Need retirement funds? You’re not alone
Osman Aziz. September 9, 2019
Much of the conversation on financial media platforms focuses on retirement. These discussions often centre around the amount of retirement savings needed to live comfortably, and caution against accumulating debt in your retirement years. What this commentary fails to consider are the curve balls that life can sometimes throw at you: family emergencies, unexpected deaths, injuries, job turnovers, and poor investments, just to name a few. Each of these events can have a severe impact on your financial well-being, and could cause you to dip into resources you had intended to use later in life.
If this is the case for you, you’re not alone—many others are in a similar predicament. A recent report from RBC stated that the average boomer is $275,000 short of the amount they want to have saved for retirement. The findings were based on a sample size of 900 people, all aged 50 or over, with $100,000 or more in investible assets.1
The expected income shortfalls from the survey differed based on province:
How much respondents think they will need for retirement
How much respondents have saved for retirement
The amount of savings required to live comfortably in retirement has grown for two primary reasons: inflation, and increased life expectancies. That is to say, the cost of living has increased faster than wage growth, and people are now living longer than in previous generations. The dual impact of this amplifies longevity risk—someone outliving their financial assets. These factors, along with consistent debt accumulation, have affected the expected shortfall in savings for retirement.
To make up for that expected shortfall, this is how respondents to the survey expect to increase their retirement income:
- Continue working in retirement—41%
- Borrow against home equity—25%
- Expected inheritance –21%
- Win the lottery –3%
Downsizing in retirement may not be the best solution for making up your shortfall. Staging and preparing your home, realtor commissions, lawyer fees, land transfer taxes, and the physical costs of packing and moving your items to your new residence can all eat up a considerable portion of your home’s net sale proceeds. The emotional costs of moving should not be ignored either, as the support and sentimental value of your community may be difficult to replicate in other areas.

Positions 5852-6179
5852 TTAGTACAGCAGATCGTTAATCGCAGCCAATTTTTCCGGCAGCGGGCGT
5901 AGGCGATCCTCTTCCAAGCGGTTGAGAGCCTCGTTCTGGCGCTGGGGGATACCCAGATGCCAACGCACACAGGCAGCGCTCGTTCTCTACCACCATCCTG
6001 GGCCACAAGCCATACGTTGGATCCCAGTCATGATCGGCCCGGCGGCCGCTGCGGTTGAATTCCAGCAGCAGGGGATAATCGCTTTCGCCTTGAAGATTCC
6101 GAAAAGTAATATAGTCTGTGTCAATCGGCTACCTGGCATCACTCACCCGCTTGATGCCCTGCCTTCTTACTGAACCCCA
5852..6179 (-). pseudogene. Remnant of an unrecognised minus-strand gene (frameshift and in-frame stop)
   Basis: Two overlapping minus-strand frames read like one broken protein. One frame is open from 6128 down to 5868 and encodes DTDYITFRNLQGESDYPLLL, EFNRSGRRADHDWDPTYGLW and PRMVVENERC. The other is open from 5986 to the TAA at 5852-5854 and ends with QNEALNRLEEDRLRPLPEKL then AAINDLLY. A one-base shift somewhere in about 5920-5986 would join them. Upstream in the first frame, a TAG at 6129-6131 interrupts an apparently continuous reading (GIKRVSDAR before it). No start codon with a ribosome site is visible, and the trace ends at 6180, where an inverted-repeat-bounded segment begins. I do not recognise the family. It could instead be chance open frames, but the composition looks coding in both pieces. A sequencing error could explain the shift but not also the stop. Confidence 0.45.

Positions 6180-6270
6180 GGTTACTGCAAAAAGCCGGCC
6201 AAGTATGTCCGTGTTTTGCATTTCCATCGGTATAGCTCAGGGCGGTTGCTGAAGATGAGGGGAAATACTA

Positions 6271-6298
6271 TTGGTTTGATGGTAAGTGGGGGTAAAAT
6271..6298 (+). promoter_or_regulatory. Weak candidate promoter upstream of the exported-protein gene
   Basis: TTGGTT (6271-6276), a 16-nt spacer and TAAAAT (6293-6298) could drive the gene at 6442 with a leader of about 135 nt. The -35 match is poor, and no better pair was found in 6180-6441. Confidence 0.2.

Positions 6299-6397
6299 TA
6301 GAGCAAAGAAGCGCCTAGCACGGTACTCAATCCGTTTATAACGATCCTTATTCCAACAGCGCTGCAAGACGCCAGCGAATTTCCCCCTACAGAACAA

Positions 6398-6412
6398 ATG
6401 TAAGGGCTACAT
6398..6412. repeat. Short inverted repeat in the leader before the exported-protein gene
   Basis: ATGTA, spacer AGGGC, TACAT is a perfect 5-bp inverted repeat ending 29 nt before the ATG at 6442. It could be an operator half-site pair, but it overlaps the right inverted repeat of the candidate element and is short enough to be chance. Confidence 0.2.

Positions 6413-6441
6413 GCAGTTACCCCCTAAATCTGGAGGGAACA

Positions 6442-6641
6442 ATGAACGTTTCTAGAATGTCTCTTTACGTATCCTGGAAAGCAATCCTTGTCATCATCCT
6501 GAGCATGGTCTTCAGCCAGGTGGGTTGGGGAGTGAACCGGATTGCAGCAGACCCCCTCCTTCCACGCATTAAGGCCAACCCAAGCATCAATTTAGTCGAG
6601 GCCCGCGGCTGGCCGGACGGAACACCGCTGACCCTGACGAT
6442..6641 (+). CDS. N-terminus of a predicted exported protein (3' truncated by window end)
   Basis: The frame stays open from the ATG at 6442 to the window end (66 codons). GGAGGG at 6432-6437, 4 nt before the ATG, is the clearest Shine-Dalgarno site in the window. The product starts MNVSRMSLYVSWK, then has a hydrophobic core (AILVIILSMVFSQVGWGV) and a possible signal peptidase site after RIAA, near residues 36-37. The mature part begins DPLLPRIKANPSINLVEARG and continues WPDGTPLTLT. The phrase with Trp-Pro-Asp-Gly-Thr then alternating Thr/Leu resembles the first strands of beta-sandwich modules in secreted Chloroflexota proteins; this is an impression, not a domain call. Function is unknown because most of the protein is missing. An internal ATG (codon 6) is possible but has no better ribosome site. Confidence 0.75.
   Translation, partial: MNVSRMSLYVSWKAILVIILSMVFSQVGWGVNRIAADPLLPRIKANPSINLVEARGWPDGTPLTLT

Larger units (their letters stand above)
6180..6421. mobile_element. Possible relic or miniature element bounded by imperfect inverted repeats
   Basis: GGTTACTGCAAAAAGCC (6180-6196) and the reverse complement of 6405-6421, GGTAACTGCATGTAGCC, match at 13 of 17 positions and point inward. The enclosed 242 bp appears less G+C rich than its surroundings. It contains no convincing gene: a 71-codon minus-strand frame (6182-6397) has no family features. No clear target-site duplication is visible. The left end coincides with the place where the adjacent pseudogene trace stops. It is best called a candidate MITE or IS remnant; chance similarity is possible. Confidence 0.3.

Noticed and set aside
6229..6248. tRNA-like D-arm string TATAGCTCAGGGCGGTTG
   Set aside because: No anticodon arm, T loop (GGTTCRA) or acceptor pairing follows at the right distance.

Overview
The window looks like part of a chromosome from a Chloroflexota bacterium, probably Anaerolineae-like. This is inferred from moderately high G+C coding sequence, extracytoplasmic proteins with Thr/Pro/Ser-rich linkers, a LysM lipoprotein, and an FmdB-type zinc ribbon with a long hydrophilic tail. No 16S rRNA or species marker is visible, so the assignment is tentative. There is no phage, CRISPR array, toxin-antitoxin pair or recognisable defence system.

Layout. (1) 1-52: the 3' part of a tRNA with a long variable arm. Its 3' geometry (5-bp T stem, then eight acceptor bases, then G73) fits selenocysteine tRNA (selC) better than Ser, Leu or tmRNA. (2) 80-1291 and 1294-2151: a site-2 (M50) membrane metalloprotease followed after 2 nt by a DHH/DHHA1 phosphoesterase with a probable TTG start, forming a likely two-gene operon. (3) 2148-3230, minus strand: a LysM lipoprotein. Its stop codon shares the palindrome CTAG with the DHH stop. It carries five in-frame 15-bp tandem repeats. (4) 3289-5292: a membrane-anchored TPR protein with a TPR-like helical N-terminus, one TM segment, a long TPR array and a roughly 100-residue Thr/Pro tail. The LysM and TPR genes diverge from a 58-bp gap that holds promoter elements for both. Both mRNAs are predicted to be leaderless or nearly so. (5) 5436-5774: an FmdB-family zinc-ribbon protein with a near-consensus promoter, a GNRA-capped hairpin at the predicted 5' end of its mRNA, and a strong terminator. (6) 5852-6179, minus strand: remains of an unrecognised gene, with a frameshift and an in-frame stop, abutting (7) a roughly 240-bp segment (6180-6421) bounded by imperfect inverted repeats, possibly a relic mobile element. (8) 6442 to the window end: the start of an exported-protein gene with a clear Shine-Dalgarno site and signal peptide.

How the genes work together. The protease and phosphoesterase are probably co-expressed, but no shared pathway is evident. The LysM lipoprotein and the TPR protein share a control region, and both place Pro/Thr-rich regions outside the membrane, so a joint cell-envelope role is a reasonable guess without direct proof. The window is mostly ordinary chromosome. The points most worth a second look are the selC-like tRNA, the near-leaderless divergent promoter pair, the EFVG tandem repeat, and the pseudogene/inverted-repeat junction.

Working in retirement also may not be ideal. Depending on how labour-intensive your career is, this could have greater physical impact on your health as you age. Expecting an inheritance is also a passive strategy that has an uncertain timeline, as you must wait for the triggering event to occur. As for winning the lottery, your chances of hitting the jackpot are about one in 45 million.
Borrowing against your home’s equity, which is likely your most valuable asset, is one solution that could work. You can obtain access to these funds in a few ways: through a mortgage, a Home Equity Line of Credit (HELOC), or a reverse mortgage. The first two require income to service, and you’ll need to make mandatory periodic payments. A reverse mortgage is a long-term financing option that may be a suitable solution to your retirement funding shortfall needs, as this product allows you to extract a portion of your home’s equity tax and payment free. As you’ll continue to own and live in your home with a reverse mortgage, you will never be forced to move or sell your property as long as you live there for at least six months per year, maintain your residence, remain current with your property tax payments, and not otherwise default under the mortgage. Equitable Bank’s no-negative equity guarantee also ensures that you will never owe more than the fair market value of your home.
The proceeds from the reverse mortgage can help you live comfortably through your retirement, making up for the expected retirement funds shortfall without waiting for an inheritance, moving away from your community, or hoping for a lottery windfall.